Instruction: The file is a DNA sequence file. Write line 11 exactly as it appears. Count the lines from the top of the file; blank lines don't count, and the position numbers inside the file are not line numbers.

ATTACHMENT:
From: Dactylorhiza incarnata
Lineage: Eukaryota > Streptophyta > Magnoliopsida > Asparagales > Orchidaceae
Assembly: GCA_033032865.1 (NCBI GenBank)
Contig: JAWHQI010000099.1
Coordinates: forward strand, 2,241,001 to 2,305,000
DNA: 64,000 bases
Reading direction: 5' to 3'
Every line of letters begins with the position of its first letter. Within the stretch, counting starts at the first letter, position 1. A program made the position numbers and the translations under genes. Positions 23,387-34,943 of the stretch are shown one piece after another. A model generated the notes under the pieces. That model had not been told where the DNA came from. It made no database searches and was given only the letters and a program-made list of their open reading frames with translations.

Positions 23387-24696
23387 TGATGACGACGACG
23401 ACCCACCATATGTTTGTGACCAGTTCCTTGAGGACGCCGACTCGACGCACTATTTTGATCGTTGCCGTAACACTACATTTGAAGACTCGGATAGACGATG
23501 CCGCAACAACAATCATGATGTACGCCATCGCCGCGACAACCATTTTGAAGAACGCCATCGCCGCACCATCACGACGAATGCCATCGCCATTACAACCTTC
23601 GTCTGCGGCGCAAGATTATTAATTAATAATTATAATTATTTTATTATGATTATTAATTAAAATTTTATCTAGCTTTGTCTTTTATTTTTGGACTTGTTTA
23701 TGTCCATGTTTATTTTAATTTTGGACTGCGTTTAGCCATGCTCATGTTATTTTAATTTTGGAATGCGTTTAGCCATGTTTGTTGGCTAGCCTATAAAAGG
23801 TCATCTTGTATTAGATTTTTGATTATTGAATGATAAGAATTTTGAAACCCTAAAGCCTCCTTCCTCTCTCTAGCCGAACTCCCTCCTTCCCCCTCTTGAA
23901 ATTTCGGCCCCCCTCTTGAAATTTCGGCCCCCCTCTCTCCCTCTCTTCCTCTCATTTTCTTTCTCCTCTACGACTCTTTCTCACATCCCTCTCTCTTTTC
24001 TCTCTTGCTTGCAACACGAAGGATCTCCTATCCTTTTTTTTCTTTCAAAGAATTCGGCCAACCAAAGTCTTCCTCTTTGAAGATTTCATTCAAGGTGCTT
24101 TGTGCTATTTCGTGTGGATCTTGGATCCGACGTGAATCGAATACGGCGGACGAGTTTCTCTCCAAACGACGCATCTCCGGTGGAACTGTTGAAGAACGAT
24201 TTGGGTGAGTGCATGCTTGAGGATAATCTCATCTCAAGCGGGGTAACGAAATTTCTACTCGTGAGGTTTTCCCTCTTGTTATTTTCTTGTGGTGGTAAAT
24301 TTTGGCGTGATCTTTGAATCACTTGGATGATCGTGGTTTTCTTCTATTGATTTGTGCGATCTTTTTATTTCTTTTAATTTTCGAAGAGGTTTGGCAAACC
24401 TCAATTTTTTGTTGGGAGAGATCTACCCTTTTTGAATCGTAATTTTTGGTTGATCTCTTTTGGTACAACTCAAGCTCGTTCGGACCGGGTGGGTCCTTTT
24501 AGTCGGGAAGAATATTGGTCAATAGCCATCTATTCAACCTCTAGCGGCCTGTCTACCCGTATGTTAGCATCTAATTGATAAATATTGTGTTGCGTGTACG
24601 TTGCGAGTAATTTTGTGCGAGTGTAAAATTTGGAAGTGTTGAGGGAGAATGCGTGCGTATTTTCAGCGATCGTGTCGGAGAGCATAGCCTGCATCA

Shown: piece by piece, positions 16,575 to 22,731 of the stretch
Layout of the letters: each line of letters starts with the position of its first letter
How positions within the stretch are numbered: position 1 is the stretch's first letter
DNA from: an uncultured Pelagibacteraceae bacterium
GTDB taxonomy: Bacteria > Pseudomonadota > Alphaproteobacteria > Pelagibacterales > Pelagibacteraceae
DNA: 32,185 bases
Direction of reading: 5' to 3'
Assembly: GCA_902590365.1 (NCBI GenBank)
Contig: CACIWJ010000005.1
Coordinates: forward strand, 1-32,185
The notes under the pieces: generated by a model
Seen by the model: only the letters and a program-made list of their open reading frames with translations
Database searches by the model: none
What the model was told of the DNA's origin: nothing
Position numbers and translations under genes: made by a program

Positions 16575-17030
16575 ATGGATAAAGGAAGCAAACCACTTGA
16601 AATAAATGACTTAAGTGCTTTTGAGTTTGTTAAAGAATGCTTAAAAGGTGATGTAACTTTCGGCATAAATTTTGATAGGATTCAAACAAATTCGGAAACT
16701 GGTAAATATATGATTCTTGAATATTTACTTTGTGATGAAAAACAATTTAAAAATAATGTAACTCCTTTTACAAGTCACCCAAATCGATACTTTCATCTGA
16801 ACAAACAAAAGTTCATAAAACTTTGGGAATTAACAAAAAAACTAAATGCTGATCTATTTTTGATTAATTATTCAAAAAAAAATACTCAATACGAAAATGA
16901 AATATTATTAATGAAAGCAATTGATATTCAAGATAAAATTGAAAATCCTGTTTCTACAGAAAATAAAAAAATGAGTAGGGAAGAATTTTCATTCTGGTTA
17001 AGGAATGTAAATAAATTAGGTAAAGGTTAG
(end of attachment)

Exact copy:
23401 ACCCACCATATGTTTGTGACCAGTTCCTTGAGGACGCCGACTCGACGCACTATTTTGATCGTTGCCGTAACACTACATTTGAAGACTCGGATAGACGATG